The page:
Ever since IPCC released their report last week, warnings for rising temperatures and urges to switch to efficient and renewable energy sources, have flooded the news feeds. The recent drought that occurred in California last month could only serve as an eye-opener, as it gave us a sneak preview of what is very likely to happen pretty much everywhere very soon.
This is why gadgets and technologies that can cool down spaces, just like the expensive and energy consuming air conditioners, but without the added electricity cost, are definitely worth exploring. Such invention comes from the Swiss designer Thibault Feverie, who made a very simple, cheap and super efficient natural air cooling device out of clay.
The invention is called Cold Pot. A simple, low-tech bio-air conditioner, which brings down the temperature of a room following the simple principle of evaporation. The method is really not new, in fact it has been used for years, only that for unknown reasons it has not been implemented in any cool techs until now.
The designer made a pot out of clay. The material is known for its porous surface, which allows water from inside the pot to get into contact with the surrounding air, evaporate and freely move out of the pot. Because the liquid changes its state, it results in cooling of an object. To make use of this, Feverie decided to place an aluminium pipe inside the pot, which also cools and allows circulation. The pot has a small electric blower, which fans the so-called “cooling slices”.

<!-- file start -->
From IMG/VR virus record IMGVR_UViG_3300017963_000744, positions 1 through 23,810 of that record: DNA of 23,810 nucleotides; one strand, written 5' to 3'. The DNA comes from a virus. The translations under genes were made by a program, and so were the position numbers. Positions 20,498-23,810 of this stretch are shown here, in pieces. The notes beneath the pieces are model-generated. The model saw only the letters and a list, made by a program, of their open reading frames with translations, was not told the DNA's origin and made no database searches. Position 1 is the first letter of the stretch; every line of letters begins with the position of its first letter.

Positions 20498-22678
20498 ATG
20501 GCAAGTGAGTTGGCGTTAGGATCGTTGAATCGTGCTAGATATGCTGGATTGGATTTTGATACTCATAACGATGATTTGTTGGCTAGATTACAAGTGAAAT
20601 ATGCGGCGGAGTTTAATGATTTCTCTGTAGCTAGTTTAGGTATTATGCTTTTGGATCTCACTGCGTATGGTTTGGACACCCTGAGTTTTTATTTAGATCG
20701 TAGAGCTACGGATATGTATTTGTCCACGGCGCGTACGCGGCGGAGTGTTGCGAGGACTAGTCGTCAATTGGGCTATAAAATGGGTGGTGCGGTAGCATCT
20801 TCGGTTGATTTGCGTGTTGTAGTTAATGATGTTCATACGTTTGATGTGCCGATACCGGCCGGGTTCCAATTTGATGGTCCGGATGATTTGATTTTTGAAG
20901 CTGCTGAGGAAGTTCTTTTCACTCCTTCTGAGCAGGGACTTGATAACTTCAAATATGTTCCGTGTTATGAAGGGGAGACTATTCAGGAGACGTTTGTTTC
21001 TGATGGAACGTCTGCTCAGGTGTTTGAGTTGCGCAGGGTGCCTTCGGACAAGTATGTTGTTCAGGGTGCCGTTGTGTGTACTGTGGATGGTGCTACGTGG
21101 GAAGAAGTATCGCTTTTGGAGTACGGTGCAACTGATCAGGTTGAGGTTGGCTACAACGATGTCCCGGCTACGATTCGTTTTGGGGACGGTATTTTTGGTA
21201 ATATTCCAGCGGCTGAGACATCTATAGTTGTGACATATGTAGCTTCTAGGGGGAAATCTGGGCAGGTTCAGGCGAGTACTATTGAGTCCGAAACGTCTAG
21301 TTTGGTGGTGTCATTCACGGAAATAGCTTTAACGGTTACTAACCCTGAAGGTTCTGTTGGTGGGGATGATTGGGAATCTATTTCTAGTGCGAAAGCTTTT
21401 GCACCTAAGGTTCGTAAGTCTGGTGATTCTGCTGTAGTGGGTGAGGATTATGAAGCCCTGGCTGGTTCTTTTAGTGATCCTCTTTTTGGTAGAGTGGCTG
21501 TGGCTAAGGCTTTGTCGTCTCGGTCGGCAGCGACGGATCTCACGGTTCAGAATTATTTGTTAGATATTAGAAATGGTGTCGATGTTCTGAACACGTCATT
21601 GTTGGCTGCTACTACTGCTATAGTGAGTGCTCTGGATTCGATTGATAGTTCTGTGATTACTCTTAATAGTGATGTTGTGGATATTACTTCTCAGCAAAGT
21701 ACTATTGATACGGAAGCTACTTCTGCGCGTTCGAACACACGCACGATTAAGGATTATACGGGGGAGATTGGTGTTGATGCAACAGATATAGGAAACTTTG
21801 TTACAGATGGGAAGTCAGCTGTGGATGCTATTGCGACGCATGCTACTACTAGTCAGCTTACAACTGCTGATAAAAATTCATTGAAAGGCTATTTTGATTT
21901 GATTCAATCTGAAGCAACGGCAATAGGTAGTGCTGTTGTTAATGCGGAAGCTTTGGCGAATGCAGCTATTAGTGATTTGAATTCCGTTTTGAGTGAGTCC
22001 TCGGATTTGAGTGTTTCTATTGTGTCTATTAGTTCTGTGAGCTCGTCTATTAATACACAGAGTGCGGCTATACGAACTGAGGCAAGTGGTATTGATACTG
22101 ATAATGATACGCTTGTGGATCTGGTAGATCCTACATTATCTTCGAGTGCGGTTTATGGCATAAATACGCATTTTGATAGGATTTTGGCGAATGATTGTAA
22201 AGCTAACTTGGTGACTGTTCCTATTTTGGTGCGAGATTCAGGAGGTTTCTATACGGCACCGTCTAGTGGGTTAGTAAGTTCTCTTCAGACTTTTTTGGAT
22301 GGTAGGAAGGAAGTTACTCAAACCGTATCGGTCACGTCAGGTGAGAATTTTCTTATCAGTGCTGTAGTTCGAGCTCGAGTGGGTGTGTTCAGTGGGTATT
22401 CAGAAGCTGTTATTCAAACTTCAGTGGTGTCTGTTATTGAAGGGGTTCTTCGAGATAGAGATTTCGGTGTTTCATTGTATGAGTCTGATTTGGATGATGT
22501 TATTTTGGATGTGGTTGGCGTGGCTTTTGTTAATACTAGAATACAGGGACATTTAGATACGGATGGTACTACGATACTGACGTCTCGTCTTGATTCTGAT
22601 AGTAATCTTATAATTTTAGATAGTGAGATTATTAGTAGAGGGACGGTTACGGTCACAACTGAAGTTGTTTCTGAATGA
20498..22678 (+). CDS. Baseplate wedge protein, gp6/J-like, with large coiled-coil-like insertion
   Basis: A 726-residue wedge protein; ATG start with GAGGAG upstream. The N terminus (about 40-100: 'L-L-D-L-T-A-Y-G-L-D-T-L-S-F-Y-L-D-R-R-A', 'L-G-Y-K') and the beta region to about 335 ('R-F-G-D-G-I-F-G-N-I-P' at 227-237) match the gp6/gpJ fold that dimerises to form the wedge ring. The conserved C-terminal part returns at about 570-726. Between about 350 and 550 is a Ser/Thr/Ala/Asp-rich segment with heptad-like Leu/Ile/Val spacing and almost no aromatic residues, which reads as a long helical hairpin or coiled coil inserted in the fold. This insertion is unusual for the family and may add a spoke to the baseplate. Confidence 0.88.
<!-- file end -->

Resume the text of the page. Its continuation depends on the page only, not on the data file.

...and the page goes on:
So, the principle is, hot air enters the pot from the bottom, it gets cooled as it travels up through the pipe, and then it goes out. Because of the simplicity of the system, the resources it consumes are really minimal. According to the maker, using as little as two liters of water, the temperature of a room can be brought down by 10 degrees Celsius.
Feverie does not specify how big the room should be, and the amount of water needed to cool let’s say a square meter of a confined space, but only the fact that such simple technology could do such wonders, shows that “simple and effective” is definitely possible.
Image (c) Thibault Faverie